Cliffty Wilderness Area – Red River Gorge – Stanton, Ky.

Shinrin-yoku is a term that means “taking in the forest atmosphere” or “forest bathing.” It was developed in Japan during the 1980s and has become a cornerstone of preventive health care and healing in Japanese medicine. Researchers primarily in Japan and South Korea have established a robust body of scientific literature on the health benefits of spending time under the canopy of a living forest. Now their research is helping to establish shinrin-yoku and forest therapy throughout the world.

The idea is simple: if a person visits a natural area and walks in a relaxed way there are calming, rejuvenating and restorative benefits to be achieved. Reconnecting with the forest using a range of sensory experiences, mindfulness practices and nature connection exercises enhance the experience and could boost health benefits. Forest therapy approaches such as Shinrin-yoku have roots in many cultures throughout history. John Muir wrote, “Thousands of tired, nerve-shaken, over-civilized people are beginning to find out that going to the mountains is going home. Wilderness is a necessity.”

Forest bathing health benefits could include:

Big South Fork National Recreation Area, KY
  • Increased immune function
  • Decreased heart rate and blood pressure
  • Lower stress, anxiety and depression symptoms.
  • Improved sleep and energy levels.
  • Reduced inflammation and sore muscles.

The Shinrin-Yoku Society of Kentuckiana aims to provide community, resources and support for people who wish to learn and practice forest bathing. By providing guided walks, retreats, workshops and nature connection events we hope people will re-connect to their ancestral home – the forest canopy, lush meadows or a rushing riverbank.

“Nature, too, supports our personal blossoming (if we have any quiet exposure to her) through her spontaneities, through her beauty, power, and mirroring, through her dazzling variety of species and habitats, and by way of the wind, Moon, Sun, stars, and galaxies.”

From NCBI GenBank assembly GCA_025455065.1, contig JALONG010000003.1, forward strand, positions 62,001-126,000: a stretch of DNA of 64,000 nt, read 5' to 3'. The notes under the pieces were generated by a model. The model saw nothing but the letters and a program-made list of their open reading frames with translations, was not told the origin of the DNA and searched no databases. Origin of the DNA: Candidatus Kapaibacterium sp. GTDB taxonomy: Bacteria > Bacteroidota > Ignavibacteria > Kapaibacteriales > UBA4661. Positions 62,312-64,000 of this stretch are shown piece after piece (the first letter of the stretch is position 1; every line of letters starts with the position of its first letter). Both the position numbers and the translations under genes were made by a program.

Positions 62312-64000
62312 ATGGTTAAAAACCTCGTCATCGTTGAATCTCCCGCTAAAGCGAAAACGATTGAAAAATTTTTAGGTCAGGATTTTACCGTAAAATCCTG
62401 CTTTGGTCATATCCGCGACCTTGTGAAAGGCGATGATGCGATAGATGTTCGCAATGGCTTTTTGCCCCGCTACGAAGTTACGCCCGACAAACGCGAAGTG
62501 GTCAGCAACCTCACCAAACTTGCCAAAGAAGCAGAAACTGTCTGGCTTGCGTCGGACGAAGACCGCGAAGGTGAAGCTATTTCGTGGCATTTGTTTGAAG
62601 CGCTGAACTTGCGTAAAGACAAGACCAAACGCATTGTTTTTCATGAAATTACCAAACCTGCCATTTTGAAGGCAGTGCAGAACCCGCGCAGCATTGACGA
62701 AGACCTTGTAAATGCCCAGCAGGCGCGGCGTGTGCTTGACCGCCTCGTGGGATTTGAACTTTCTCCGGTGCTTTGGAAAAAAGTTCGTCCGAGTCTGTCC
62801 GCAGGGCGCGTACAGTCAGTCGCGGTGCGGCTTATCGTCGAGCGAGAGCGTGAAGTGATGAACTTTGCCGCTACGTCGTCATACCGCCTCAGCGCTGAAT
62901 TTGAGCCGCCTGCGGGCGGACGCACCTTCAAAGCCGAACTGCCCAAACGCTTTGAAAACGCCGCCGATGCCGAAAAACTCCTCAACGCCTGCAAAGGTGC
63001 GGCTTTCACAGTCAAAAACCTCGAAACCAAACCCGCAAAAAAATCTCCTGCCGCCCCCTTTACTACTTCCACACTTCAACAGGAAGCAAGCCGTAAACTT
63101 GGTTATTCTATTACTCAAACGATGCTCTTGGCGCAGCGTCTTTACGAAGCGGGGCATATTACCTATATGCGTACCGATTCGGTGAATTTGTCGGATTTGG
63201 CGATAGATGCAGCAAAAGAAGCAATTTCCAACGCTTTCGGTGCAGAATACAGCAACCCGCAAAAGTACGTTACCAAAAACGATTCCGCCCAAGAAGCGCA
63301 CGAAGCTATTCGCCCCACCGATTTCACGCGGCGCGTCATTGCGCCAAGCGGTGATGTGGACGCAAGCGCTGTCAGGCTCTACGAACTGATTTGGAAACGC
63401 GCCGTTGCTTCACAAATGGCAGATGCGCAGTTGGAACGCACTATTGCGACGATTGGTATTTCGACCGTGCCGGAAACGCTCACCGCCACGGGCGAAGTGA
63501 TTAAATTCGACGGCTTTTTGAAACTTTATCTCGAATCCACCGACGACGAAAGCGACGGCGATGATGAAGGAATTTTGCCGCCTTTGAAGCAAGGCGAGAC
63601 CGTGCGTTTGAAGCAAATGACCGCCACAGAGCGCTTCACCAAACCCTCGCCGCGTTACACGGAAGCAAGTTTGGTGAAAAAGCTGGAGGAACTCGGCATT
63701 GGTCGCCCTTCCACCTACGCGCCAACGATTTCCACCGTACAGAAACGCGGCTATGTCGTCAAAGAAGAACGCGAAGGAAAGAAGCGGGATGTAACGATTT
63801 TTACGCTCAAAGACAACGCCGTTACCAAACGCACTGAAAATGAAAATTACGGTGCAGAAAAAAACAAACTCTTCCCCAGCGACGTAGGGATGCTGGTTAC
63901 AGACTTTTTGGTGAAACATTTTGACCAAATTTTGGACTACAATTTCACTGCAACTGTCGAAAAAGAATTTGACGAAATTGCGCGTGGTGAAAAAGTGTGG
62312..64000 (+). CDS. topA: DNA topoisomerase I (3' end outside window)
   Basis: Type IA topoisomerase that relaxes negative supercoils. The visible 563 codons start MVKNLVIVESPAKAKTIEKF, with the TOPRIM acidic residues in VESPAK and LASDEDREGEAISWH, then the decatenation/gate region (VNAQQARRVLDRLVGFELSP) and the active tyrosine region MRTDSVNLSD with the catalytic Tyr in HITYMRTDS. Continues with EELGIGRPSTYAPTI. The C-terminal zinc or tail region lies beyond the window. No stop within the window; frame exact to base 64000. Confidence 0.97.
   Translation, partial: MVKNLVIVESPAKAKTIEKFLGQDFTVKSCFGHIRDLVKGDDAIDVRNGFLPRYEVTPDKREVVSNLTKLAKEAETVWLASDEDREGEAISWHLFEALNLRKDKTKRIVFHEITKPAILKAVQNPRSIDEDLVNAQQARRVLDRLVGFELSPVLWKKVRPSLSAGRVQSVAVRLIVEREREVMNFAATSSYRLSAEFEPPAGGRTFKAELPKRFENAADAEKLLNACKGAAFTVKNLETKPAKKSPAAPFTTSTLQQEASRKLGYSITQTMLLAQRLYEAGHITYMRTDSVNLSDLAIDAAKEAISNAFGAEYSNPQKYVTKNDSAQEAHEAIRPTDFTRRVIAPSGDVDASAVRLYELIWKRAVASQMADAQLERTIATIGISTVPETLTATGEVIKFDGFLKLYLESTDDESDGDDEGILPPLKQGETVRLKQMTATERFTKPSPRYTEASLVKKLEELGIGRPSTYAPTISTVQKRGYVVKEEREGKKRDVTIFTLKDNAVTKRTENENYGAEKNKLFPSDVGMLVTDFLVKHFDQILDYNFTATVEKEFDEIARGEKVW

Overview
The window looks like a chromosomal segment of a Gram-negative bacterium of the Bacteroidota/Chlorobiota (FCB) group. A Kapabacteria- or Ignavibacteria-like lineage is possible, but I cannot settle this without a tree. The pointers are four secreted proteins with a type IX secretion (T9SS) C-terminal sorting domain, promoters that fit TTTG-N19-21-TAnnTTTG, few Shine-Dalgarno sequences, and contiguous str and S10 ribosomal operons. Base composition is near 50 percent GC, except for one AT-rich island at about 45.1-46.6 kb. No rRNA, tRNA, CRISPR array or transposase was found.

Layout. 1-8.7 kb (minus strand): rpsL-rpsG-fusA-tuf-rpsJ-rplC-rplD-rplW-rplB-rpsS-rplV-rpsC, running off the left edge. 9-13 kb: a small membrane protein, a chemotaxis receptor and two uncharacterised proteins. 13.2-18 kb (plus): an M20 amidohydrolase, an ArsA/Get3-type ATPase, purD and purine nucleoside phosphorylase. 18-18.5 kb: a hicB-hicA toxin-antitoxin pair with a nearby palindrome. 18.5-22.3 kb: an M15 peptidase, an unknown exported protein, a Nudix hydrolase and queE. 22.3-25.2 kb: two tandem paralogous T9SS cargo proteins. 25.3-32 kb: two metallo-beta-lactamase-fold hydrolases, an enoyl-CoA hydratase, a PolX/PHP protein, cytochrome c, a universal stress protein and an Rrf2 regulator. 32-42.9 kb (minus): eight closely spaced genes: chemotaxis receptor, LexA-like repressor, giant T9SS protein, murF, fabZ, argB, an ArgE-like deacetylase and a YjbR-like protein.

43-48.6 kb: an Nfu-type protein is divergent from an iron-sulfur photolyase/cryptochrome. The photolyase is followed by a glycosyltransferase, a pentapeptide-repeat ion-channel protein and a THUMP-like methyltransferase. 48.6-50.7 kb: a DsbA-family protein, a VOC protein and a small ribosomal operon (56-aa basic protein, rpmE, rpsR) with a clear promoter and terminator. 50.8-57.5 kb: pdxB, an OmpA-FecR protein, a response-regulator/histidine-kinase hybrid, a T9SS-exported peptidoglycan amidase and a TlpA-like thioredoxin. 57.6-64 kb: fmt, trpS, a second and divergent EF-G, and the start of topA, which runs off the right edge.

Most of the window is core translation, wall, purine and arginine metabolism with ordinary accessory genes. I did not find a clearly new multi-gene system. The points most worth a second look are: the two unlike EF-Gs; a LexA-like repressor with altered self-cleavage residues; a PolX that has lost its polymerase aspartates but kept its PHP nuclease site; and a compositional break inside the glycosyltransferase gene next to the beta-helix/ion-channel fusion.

― Bill Plotkin, Nature and the Human Soul: Cultivating Wholeness and Community in a Fragmented World

Meet Our Community Leaders:

IMG_6830Co-FounderJuniper Owens, LCSW (she/they)  is a certified level 2 ecotherapist and nature connection guide. Jennifer is also a certified Yasei Shinrin Yoku guide and practitioner. They are the Co-Founder and Director of Education and Ecotherapy at Bridge Counseling and Wellness, an integrative mental health center in Louisville, Ky and provides nature based therapy, retreats and workshops. Juniper is also a Kentucky Master Naturalist and has studied with Animus Valley Institute, Earthbody Institute, Wildcraft Forest School and Living Earth School and has presented at a national Ecopsychology conference on Shinrin-Yoku in clinical practice.

Juniper has experience leading groups in outdoor activities such as backpacking, kayaking, hiking and loves nothing more that to witness a human’s first time waking up in a tent, starting a fire with a flint or walking barefoot on moss. A Kentucky native, Juniper is passionate about connecting folks to their wild nature, authentic selves and fostering the tender nurturing and protection of our planet Earth. They love climbing trees, camping under the stars, fermenting, foraging, bushcraft, wilderness skills and traveling the world in search of high mountain peaks and communion with her “other than human” family.



Co-Founder – Jordan Dye, MSW, is a certified social worker and trained yoga instructor who leads Forest Bathing, mindfulness and outdoor programs. Her 20-year meditation practice parallels her exploration of nature, which began in the US and extends to Peru, Ecuador, and Southern Africa, where she served in US Peace Corps. She enjoys being in the outdoors with others who seek a stronger connection with the natural world. 

Jordan also enjoys organic gardening, kayaking, backpacking and bicycling.  For more information, please visit JordanDye.com

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